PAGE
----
Cody Rhodes Addresses Shot At CM Punk In AEW “Exit Interview”

Cody Rhodes

On January 19th, 2022, Cody Rhodes said goodbye to AEW, even if fans and the man himself didn’t quite realise it at the time.

Cody Rhodes had recently won the TNT Championship for a third time and was in the middle of a feud with Sammy Guevara. However, when he took to the ring, microphone in hand, he had much bigger targets in mind.

During the segment, Rhodes addressed not turning heel despite being booed, his contractual situation, took some jabs at WWE, pointed out that he was crashing through the so-called Forbidden Door before it was fashionable, and had actually gone out and done the things CM Punk named in his famous “pipe bomb” in 2011. Rhodes highlighted the fact that while Punk might have talked the talk, he was the one who walked the walk.

A week later Rhodes lost to Guevara in what turned out to be his final match for the promotion, and within a month he had officially left AEW altogether.

Spekaing to Sam Roberts on the NotSam Wrestling podcast, Rhodes admitted that even when he cut that promo he wasn’t sure he was going to leave. Although he wanted to make sure credit was given to the people who helped get AEW to where it was.

“I think it’s easy for me now to say ‘Oh, I definitely knew,’ but it wasn’t the case. I didn’t know. The last thing I did at AEW, no one really knows, the last thing I did was coach a match — and I wasn’t the best coach, I’m more of, ‘Let you do what you want to’ and then we talk about it after — with Ruby (Soho) and Nyla Rose. That was the last thing. I remember walking out the door, they did fine, it wasn’t anything to do with them. I remember thinking, ‘I think I’m leaving.’

That promo, I remember I mentioned it to Punk as well, ‘Hey, I think I’m going to say this,’ I’m not a fan of blindsiding anybody. Where we’re terrible at is social media. ‘My opponent just nuked me,’ then you nuke him back. Alright, no trust and we’re at the peak level of fervor. I look at it now and I call it the ‘exit interview.’

Maybe, selfishly, egotistically, I wanted to remind them, ‘I appreciate the company has changed, I do. Please know though, there is no company had these things not have happened.’ Other things had to happen; (Chris) Jericho had to do his stuff, Bucks had to do their stuff, Kenny (Omega) had to do stuff, (Jon) Moxley had to do stuff, he’s a big part of it too, I don’t give him credit enough. I just wanted to let them know. The other part was sincerely, this is being a heel, saying you’re not going to be a heel. It was just too meta,”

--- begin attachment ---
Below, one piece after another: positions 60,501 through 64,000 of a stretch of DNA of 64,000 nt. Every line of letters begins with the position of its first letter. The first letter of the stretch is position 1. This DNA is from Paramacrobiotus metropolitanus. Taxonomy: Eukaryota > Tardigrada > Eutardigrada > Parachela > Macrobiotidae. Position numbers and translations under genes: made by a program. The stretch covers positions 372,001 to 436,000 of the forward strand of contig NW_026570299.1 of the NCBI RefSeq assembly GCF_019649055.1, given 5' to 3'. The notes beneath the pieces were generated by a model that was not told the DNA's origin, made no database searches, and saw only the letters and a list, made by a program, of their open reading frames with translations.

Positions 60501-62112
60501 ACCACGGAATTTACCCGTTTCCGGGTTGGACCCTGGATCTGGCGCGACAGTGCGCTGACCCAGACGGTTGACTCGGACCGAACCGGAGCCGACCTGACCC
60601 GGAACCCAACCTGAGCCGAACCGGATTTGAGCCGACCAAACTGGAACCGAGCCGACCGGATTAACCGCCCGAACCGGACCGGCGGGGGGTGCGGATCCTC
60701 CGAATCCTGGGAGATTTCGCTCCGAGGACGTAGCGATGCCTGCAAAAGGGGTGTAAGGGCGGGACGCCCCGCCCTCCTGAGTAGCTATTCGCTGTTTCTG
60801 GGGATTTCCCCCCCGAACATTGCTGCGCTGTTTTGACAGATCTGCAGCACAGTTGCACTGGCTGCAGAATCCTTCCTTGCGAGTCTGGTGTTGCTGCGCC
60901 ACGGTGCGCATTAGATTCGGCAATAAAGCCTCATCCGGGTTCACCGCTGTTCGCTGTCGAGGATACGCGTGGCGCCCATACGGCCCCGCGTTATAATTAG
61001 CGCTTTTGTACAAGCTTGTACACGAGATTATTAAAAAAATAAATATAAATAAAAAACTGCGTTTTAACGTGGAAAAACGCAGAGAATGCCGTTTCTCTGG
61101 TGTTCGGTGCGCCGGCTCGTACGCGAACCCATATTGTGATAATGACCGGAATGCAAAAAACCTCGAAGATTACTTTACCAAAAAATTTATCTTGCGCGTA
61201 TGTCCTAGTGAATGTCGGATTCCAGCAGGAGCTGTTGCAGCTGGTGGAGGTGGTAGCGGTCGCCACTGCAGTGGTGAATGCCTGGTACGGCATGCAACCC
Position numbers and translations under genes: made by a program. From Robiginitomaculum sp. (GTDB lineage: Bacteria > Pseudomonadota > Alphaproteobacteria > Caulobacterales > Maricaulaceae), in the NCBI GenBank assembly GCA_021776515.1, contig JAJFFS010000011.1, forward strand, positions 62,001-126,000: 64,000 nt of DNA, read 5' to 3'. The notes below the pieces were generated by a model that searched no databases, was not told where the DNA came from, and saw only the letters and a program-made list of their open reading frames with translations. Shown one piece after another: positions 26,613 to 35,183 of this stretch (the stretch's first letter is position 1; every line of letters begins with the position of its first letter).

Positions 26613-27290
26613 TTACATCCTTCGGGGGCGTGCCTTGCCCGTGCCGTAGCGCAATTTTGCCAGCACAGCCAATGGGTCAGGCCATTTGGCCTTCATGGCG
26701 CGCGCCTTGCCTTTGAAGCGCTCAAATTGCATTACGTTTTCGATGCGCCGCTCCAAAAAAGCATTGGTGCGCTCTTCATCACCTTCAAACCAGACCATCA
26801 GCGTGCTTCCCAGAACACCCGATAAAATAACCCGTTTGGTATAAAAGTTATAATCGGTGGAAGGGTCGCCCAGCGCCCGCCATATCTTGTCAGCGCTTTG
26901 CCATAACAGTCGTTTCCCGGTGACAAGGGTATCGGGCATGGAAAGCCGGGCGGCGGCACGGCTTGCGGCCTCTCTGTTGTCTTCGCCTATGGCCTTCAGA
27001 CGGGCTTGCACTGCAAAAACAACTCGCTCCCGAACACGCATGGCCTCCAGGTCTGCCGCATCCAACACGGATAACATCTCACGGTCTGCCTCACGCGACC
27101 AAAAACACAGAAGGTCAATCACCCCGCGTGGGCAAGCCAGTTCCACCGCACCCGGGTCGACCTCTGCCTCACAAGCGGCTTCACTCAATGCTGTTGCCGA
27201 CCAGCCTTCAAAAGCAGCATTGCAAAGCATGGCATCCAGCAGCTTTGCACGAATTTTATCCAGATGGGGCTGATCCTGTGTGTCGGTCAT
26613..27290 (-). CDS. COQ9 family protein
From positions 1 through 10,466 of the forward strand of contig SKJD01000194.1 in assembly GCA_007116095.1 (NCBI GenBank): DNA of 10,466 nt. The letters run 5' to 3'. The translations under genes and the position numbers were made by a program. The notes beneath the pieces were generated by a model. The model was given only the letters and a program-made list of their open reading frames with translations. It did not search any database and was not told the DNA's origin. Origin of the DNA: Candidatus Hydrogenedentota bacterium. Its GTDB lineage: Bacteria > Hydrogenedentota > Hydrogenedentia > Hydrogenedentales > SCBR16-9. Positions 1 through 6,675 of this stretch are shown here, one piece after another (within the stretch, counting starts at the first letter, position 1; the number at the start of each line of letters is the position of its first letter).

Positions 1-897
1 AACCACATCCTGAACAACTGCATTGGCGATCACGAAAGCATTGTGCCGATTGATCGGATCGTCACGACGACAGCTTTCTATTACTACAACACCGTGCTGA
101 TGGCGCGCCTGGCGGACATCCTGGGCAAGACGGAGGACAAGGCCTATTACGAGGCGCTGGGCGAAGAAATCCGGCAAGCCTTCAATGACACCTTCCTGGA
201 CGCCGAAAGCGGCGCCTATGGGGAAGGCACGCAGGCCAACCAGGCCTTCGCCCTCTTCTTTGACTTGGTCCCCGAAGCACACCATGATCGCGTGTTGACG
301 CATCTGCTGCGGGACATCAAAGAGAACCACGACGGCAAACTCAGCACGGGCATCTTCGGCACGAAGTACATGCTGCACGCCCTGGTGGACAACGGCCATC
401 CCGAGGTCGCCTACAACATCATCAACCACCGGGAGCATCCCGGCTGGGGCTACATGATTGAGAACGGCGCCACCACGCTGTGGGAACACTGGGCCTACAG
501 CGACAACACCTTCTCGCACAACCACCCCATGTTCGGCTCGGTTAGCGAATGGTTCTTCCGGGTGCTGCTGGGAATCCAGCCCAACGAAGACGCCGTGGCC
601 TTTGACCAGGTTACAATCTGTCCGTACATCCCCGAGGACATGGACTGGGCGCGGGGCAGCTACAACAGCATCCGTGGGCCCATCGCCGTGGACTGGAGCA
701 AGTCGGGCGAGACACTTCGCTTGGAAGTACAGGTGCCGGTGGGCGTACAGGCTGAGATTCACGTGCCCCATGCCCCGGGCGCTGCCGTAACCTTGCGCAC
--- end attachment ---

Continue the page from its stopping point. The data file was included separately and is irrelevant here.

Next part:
Reflecting on his non-heel turn, Rhodes reflected on the crowd throwing his weight belt back after he’d launched it into the audience. The American Nightmare reiterated that he had essentially turned, and was happy to lean into the negative reaction.

“I had fun with it, I did, even when the belt came back in the Target Center, it was perfect. Dax (Harwood) and those guys knew what to do, we leaned into it. I would always tell QT (Marshall) or Tony (Khan) or whoever was there, ‘I’m leaning in.’ I don’t know if anyone knew what that meant. I think that’s the story about everything at the end, ‘I don’t know if there’s a plan for this. This is chaos.’ Chaos, we did big numbers, one of the last Saturday specials did a killer number and we were doing great business, but chaos, you have to get the reigns on it at some point. Where is this going?

The ‘exit interview,’ selfishly, I wanted fans to know, ‘I love you guys so much, and I did all this, and if you have forgotten about it, I don’t think that’s cool.’ It’s the nature of it. Me, Matt (Jackson), and Nick (Jackson) talk about that all the time. It’s like people don’t remember. I’m of the fault that when I’m 80 years old, ‘He did do all this.’ It’s so odd because I was so mad at different journalists in how they discredited my dad, took ideas and took things away from him, and later he passed away, ‘He did all of this.’

As mad as I was, I felt in that moment, ‘it’s happening all over again and happening to me.’ There are too many egos in wrestling, including my own. I can’t take credit for the revolution, there were other people. Was I a big part of it? Sure,”

Do The Young Bucks Still Talk To Cody Rhodes?

One of the big questions following Rhodes’ departure was his relationship with fellow EVPs the Young Bucks and Kenny Omega.

Speaking at the premiere of his new WWE documentary Rhodes revealed that he remains on good terms with the Bucks and they speak regularly.

H/t to Fightful